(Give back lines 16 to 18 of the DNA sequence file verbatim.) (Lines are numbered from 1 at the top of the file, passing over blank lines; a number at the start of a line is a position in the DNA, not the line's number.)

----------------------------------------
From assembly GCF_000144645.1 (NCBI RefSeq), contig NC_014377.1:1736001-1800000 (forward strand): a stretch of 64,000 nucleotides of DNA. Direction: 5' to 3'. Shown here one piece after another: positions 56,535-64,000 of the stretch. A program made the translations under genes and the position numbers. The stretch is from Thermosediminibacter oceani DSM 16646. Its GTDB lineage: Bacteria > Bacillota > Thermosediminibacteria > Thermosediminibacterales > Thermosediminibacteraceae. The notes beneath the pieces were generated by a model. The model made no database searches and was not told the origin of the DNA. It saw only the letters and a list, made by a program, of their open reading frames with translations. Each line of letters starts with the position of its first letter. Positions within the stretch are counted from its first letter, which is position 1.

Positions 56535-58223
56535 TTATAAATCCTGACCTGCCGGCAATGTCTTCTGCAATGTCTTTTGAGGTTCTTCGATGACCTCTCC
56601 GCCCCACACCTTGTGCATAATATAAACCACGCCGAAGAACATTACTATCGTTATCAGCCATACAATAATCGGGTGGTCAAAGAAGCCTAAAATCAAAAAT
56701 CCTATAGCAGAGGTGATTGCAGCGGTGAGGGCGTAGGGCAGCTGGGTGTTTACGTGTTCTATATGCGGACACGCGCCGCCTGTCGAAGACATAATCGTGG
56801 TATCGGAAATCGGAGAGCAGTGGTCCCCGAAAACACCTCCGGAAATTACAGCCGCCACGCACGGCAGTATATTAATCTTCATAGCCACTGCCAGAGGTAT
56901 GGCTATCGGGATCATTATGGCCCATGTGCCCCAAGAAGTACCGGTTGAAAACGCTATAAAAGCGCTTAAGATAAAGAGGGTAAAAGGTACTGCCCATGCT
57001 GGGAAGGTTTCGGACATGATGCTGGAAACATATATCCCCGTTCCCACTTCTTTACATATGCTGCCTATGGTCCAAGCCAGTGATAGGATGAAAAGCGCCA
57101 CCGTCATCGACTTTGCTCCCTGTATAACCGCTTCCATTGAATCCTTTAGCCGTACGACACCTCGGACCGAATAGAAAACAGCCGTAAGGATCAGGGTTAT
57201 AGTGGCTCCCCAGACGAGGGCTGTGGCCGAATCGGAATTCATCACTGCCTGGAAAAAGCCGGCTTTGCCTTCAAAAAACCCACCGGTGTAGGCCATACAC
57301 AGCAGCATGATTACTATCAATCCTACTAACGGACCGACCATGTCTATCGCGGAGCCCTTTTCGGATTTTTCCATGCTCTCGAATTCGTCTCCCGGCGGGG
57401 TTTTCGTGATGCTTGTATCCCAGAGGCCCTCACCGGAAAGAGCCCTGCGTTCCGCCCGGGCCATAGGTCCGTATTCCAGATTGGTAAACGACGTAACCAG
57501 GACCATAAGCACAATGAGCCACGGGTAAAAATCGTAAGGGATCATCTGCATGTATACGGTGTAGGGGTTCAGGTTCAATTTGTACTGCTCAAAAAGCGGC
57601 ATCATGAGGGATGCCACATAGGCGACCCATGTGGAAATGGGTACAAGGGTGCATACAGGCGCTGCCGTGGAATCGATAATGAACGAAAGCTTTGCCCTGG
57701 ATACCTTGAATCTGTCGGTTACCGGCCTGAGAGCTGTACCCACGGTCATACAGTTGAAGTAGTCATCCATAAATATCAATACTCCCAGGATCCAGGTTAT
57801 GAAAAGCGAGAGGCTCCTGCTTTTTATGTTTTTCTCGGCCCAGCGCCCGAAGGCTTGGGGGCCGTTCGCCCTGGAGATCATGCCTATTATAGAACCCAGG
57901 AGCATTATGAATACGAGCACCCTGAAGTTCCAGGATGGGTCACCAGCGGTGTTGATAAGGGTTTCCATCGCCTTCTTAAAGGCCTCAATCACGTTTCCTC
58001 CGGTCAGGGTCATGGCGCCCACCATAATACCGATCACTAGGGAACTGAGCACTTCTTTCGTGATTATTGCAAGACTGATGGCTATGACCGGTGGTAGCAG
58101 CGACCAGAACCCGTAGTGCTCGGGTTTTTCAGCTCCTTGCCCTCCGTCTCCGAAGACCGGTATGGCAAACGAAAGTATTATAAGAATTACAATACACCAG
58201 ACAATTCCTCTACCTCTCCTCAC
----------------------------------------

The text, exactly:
57801 GAAAAGCGAGAGGCTCCTGCTTTTTATGTTTTTCTCGGCCCAGCGCCCGAAGGCTTGGGGGCCGTTCGCCCTGGAGATCATGCCTATTATAGAACCCAGG
57901 AGCATTATGAATACGAGCACCCTGAAGTTCCAGGATGGGTCACCAGCGGTGTTGATAAGGGTTTCCATCGCCTTCTTAAAGGCCTCAATCACGTTTCCTC
58001 CGGTCAGGGTCATGGCGCCCACCATAATACCGATCACTAGGGAACTGAGCACTTCTTTCGTGATTATTGCAAGACTGATGGCTATGACCGGTGGTAGCAG